It was a pleasure to engage in constructive dialogue with a number of individuals who stopped by my District Office last week for a protest. Open, civil, and honest conversation is the most effective way of tackling our pressing issues.

The District

Hello again! I just spent the last week in the Second District meeting with constituents and visiting different parts of the city to hear what people are concerned about, and what they want to see happen during this session of Congress. 

During this recent short recess, I spent time learning from constituents about issues that affect their businesses. One of my priorities on the Small Business Committee is to find ways to ease the regulatory burdens on these businesses as they provide over 55% of jobs in the country. I started by visiting the Fair Deal Village Marketplace near 24th and Burdette Streets, which includes a grocery market, the Fair Deal Café, It’z Poppin, Fashun Freak and other stores. The Omaha Economic Development Corporation was instrumental in launching this effort, which is located on the site of the original Fair Deal Café. Following my visit, we toured nearby housing developments that the Nebraska Investment Financing Authority, Habitat for Humanity and others are involved in. It is wonderful to see how neighborhoods are being revitalized through greater access to low interest financing.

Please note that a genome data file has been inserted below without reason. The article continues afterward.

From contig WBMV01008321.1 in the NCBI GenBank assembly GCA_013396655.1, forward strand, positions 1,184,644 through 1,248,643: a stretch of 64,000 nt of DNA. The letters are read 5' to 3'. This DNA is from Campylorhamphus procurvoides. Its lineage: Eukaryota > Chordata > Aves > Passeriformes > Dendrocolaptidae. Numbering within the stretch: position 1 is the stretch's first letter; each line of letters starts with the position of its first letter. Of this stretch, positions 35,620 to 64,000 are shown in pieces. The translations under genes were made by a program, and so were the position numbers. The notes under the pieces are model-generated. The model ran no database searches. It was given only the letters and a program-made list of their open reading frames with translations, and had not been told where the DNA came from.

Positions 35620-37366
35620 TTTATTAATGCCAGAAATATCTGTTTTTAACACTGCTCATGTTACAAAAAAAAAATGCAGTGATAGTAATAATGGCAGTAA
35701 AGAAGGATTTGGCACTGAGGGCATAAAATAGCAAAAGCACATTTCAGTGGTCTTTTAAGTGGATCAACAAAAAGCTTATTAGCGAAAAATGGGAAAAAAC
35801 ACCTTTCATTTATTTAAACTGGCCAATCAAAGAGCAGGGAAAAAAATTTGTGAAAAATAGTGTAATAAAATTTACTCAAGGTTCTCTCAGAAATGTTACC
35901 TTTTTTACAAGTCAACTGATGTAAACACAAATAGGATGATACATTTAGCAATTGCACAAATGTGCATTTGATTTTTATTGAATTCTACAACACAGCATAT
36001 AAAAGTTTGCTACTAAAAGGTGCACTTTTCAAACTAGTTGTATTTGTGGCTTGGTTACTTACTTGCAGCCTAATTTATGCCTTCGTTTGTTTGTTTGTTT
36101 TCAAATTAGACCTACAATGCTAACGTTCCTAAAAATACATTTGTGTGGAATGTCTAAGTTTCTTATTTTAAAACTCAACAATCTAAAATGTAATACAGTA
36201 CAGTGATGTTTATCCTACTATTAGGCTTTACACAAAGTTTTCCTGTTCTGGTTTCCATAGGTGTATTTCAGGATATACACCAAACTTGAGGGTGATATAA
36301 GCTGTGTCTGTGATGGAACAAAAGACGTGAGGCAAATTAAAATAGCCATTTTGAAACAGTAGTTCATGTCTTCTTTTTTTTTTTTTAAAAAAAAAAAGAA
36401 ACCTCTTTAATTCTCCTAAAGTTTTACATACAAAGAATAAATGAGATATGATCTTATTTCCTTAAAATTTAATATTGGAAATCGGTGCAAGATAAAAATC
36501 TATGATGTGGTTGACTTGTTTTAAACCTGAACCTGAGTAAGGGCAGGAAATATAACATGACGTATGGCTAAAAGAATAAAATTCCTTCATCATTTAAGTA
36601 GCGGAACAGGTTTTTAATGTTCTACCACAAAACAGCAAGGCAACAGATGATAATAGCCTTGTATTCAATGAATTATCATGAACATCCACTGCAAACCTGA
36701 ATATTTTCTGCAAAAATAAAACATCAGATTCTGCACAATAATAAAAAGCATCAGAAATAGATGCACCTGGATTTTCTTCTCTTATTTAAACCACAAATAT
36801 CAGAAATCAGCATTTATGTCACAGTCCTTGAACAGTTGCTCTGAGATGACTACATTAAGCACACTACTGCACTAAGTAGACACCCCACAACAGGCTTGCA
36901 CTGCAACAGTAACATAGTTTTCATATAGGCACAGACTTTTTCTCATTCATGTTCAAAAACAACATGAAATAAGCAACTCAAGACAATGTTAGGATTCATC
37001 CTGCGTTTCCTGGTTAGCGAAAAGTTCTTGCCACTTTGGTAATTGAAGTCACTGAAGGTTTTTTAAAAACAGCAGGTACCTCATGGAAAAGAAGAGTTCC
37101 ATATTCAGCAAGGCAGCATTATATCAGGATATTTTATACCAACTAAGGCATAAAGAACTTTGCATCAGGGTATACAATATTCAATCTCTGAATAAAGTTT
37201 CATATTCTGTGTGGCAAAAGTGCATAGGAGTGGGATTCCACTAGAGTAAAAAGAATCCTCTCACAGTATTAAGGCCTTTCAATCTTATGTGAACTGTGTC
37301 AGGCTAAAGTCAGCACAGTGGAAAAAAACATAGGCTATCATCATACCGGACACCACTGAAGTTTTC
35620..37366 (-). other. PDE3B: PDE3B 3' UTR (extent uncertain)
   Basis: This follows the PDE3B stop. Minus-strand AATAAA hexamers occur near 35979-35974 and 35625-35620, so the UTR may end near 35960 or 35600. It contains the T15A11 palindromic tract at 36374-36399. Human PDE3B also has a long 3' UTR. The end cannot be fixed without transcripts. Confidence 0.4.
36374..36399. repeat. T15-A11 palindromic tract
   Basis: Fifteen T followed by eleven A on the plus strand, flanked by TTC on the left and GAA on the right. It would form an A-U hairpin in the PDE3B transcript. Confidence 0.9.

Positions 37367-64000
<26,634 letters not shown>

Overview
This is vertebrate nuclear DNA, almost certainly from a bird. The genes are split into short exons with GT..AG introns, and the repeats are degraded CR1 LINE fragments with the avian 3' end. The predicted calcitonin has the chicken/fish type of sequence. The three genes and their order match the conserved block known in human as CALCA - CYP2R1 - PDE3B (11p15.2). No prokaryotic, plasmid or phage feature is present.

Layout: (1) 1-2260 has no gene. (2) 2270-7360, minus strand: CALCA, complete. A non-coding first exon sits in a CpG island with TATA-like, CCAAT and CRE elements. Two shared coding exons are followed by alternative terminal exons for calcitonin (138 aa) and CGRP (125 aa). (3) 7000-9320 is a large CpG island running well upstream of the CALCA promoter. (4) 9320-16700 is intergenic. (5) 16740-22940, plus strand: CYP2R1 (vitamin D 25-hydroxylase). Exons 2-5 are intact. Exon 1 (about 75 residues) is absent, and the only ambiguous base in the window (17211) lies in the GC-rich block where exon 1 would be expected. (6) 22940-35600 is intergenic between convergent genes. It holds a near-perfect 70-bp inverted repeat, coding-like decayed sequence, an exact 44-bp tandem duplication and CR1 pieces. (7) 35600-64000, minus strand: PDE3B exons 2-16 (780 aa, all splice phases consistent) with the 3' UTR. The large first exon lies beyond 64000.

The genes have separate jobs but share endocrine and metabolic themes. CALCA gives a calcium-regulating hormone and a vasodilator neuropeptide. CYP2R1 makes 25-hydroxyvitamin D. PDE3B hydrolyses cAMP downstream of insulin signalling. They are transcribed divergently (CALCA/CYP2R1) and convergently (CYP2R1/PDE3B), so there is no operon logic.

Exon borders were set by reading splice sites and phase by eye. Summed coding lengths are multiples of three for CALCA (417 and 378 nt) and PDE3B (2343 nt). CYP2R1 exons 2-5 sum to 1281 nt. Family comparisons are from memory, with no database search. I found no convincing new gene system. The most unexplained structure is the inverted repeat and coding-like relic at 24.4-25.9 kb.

I also visited the Nebraska Innovation Campus; a partnership between the University of Nebraska and private-sector businesses designed to connect the talents of experts, companies and the university. Innovative ideas ranging from agricultural research to laboratories for manufacturing to nutrition and food research abound in this atmosphere. The agricultural research was of particular interest to me because of my work on the Agriculture Committee, and I was very impressed after meeting with University of Nebraska President Hank Bounds and Executive Director of the National Strategic Research Institute, General Bob Hinson. Those two institutions are collaborating to leverage and expand the Nebraska University system’s research capabilities to develop new solutions to state and national challenges. I also met with the Nebraska Agri-Business Association to find ways to improve profit margins in our agricultural sector through reducing the financial burdens from over-regulation. Additionally, our farmers are seeking more and better ways to train growers and producers as part of the Food Safety Act requirements.

While I have been meeting with organizations related to my committee assignments, I also met with constituents to discuss a variety of issues including healthcare, taxes and immigration. I met with the president of the National Alliance for Retired Americans and made a commitment to pursue no caps or lifetime limits on expenses in the replacement of the ACA. I also spoke with three constituents who visited my office to let them know I share their views on making sure those with pre-existing conditions are covered under any new healthcare plan put forth by Congress, and that children under the age of 26 can receive coverage under their parent’s insurance. Additionally, I met with Voices for Children, a group of organizations who desire stronger provisions for Medicaid coverage of our children who need it and qualify.  I met with the foremost Nebraska State Legislator on healthcare policy and issues to discuss legislation and solutions that would best meet the healthcare needs of Nebraskans.